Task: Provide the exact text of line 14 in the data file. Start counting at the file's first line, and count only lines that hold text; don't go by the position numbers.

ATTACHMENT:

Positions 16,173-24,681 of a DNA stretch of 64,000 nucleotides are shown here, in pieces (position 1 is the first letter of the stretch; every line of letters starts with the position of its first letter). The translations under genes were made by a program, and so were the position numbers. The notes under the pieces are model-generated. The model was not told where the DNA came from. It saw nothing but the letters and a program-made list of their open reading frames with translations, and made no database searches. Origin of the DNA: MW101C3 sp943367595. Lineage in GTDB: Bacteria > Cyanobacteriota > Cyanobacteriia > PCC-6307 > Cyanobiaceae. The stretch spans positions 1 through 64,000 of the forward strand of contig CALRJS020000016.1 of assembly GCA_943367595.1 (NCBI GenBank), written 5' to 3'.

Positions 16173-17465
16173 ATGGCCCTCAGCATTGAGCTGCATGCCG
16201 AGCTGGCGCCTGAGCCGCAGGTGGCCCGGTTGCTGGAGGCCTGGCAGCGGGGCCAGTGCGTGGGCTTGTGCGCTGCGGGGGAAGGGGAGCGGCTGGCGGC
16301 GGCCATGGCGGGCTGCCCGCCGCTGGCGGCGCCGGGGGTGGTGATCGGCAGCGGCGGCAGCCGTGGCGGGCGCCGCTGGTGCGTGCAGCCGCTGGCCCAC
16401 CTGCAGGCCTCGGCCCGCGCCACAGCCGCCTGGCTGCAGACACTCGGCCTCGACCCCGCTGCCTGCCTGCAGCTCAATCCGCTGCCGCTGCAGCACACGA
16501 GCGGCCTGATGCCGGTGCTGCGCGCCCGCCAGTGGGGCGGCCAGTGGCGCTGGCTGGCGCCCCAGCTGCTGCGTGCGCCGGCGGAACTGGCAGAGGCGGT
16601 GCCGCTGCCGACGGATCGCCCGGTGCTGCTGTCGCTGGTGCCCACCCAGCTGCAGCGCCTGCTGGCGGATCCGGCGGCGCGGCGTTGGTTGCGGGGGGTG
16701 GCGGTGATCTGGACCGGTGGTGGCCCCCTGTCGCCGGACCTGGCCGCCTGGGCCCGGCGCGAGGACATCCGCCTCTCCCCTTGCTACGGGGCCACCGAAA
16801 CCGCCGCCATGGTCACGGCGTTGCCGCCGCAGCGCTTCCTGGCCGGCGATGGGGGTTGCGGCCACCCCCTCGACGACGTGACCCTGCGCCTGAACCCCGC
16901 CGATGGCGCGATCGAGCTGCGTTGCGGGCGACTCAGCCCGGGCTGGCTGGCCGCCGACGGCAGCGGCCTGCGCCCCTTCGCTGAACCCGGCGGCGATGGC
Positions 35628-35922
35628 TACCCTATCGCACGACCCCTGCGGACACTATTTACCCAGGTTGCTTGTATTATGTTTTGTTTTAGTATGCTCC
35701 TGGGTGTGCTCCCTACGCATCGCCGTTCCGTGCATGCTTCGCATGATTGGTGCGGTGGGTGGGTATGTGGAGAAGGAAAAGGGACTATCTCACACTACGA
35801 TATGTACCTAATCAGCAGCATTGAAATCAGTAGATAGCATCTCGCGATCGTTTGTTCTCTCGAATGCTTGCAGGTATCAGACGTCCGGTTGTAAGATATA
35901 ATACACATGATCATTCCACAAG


35701 TGGGTGTGCTCCCTACGCATCGCCGTTCCGTGCATGCTTCGCATGATTGGTGCGGTGGGTGGGTATGTGGAGAAGGAAAAGGGACTATCTCACACTACGA